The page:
Another exception: You’ve installed a whopping 20 kW solar array that’s way too big for your current needs, but you’ve put a deposit on a brand new EV that will soon be living in your garage. Your overall energy use will soon be less because you won’t be burning petrol.

A residential 20kW solar system.

So here’s a question – As we pile on the PV, left unchecked, is there a compounding effect of people succumbing to solar rebound, or is it all a load of hot air? .

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What Do The Experts Say?

Anecdotal Observations

Tim Forcey is one of Melbourne’s top home energy experts. He has advised energy companies, governments, and thousands of everyday individuals. He is a regular contributor to publications such as the Conversation and Renew Magazine. He administers the “My Efficient Electric Home” Facebook group, which has over 50,000 members, and is the author of the “My Efficient Electric Home Handbook.”

I asked him if the solar rebound effect was something he’d noticed anecdotally.

“I’m not seeing much in the way of rebound with solar in Victoria.

 

You don’t get solar because you aspire to a big footprint. Or I’ve not seen that anyway. In fact, having solar has made lots of households far more aware and less wasteful of their electricity use. And in Victoria and some other places, having solar drives people to reduce or eliminate their gas use. And petrol eventually.

 

Also, there are lots of folks building big homes with large footprints. They’re going to do that whether or not solar is a thing, so they might as well whack on a big system. There’s no solar rebound there!”

Tim doesn’t mind getting his hands dirty checking for air gaps with his thermal imaging camera. Image: Tim Forcey

Research Articles

In October 2021, researchers comprising experts in USA energy and environmental policy published a paper in the online journal “Economic Enquiry” entitled “Electricity consumption changes following solar adoption: Testing for a solar rebound.”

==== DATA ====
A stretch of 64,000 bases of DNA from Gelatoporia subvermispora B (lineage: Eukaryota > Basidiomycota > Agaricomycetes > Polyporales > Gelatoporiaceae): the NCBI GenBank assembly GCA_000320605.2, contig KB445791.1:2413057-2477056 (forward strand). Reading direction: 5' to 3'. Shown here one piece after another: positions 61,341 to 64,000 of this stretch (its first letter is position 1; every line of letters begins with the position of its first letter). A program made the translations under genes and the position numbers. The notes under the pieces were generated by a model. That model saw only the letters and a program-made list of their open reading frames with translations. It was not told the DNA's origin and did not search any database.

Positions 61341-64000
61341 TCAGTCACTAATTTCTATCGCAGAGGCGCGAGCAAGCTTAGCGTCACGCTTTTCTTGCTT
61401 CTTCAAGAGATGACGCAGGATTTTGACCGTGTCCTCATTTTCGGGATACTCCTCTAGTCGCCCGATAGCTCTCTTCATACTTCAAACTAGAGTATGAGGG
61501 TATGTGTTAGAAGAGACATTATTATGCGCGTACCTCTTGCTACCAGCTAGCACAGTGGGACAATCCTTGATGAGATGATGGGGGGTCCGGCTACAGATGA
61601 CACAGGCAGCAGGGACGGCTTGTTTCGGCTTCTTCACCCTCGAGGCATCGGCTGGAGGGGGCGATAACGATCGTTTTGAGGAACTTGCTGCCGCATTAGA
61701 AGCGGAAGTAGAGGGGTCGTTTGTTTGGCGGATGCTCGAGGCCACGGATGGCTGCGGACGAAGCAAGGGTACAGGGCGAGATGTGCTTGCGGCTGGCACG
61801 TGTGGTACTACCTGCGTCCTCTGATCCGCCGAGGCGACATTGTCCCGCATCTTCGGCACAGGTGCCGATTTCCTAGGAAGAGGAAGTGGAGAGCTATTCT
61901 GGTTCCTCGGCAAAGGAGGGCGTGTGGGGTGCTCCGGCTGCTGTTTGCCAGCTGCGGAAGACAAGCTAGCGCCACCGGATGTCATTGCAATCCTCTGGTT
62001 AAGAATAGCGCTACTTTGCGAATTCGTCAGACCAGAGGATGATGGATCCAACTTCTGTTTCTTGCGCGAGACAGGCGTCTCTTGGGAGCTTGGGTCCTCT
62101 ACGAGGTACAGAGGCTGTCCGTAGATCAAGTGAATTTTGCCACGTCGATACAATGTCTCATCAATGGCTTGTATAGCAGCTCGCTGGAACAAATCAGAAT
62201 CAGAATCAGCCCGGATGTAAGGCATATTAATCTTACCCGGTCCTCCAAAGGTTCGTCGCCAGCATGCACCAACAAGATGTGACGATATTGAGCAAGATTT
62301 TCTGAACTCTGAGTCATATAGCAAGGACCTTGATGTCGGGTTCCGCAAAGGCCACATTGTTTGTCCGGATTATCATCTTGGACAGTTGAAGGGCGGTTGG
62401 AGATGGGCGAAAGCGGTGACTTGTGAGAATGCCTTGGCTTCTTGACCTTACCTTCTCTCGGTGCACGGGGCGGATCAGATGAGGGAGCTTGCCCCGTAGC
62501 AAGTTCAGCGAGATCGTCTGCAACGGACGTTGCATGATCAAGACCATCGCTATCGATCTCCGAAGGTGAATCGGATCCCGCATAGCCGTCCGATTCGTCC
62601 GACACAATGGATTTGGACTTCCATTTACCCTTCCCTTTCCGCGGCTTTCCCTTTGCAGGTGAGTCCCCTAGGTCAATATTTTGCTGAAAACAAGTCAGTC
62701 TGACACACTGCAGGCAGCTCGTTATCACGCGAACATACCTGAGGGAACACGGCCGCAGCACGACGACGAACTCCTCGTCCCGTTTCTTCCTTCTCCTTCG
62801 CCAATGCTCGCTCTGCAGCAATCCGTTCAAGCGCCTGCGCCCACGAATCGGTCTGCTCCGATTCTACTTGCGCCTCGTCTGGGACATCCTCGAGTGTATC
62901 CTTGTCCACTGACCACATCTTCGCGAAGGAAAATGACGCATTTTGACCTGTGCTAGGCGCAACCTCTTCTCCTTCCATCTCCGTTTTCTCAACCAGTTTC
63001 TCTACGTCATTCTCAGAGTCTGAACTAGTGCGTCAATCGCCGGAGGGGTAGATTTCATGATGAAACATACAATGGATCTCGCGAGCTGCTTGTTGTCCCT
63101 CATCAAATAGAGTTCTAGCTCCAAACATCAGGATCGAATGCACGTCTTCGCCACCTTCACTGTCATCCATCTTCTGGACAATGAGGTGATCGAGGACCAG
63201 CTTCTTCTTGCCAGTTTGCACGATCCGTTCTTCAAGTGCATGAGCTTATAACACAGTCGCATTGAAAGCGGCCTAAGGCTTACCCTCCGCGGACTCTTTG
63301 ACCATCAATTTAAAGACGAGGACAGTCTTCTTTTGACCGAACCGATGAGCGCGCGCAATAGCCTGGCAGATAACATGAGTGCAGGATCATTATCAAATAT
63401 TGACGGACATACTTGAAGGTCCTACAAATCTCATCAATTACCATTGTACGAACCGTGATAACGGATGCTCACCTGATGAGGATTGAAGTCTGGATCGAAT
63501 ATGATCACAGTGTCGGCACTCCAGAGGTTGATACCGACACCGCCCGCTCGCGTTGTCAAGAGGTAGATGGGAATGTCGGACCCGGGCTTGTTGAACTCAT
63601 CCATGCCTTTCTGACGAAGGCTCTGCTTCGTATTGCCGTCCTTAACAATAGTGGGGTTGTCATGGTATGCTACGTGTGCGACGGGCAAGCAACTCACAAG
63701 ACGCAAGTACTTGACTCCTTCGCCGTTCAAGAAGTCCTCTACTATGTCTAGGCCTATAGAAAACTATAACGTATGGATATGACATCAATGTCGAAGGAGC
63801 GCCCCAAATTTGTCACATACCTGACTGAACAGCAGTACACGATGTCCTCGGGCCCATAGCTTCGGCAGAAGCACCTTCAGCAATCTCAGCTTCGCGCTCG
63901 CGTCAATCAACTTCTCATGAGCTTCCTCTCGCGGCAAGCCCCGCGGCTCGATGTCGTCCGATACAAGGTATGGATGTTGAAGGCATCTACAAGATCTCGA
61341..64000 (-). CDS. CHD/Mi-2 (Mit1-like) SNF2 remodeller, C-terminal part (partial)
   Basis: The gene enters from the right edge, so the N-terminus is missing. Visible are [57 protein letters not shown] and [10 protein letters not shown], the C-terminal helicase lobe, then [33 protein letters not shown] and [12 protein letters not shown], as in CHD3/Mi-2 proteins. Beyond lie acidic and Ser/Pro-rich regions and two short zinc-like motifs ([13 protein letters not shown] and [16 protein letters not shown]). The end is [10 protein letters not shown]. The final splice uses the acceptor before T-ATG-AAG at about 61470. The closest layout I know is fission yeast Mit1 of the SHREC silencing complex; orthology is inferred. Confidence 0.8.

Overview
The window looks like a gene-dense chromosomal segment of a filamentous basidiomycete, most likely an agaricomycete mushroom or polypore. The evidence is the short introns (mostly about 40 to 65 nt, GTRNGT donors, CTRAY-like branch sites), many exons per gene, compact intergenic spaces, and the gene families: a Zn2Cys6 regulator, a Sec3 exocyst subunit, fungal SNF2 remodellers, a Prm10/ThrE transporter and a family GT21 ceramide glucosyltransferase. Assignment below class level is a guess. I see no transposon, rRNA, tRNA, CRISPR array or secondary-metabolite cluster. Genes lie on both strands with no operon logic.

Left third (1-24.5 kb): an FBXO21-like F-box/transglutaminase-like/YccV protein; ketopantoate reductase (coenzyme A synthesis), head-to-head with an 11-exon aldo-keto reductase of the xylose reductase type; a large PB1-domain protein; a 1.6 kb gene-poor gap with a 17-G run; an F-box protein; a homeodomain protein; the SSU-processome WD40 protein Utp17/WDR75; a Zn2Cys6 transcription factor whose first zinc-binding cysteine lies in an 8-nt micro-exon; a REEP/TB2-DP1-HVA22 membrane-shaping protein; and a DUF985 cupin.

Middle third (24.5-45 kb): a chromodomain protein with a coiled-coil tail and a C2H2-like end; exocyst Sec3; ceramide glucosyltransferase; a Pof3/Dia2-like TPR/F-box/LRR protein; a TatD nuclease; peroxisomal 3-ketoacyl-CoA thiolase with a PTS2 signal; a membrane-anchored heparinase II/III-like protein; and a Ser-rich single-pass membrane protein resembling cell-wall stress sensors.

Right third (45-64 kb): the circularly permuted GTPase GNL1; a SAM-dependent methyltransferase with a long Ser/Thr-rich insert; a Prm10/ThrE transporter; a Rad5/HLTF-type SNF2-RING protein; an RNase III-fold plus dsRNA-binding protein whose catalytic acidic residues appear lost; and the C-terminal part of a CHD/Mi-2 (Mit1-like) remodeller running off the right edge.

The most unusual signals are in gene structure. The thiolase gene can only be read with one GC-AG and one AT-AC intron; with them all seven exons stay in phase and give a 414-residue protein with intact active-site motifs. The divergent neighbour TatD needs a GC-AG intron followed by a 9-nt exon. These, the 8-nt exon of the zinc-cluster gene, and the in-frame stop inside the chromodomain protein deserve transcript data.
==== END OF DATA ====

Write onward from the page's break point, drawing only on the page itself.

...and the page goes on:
They concluded that instead of reducing overall electricity use, solar adoption actually increases total electricity consumption compared to households without solar panels. This increase amounts to a rebound effect of about 28.5%.

As I journeyed down this rabbit hole myself, I found many more academic articles in environmental economics or energy policy research that concluded similar outcomes. I didn’t read them all because they’re boring as bat shit, but there was a general consensus that the rebound effect is alive and well, although difficult to quantify due to indirect effects.

Bugger.

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Key Takeaways

I’m with Tim, but… I’m not disregarding what the majority of researchers say. I’m sure most solar owners have the best of intentions. However, we’re all human, and solar rebound probably affects more of us than we’d like to think.

So, back to the original question: Do You Need An Efficient Home If You Own A Massive Solar System?

Given the susceptibility to the effects of solar rebound, it’s fair to say you should be equally mindful of home energy efficiency as owners of smaller systems or anyone who uses electricity, whether from a renewable source or not.

And now, with escalating grid electricity prices, especially after sunset coupled with the cost-of-living crisis, even if you have surplus solar to spare, energy efficiency matters.

But what if you also own a massive solar battery?

Let’s leave that discussion for another time.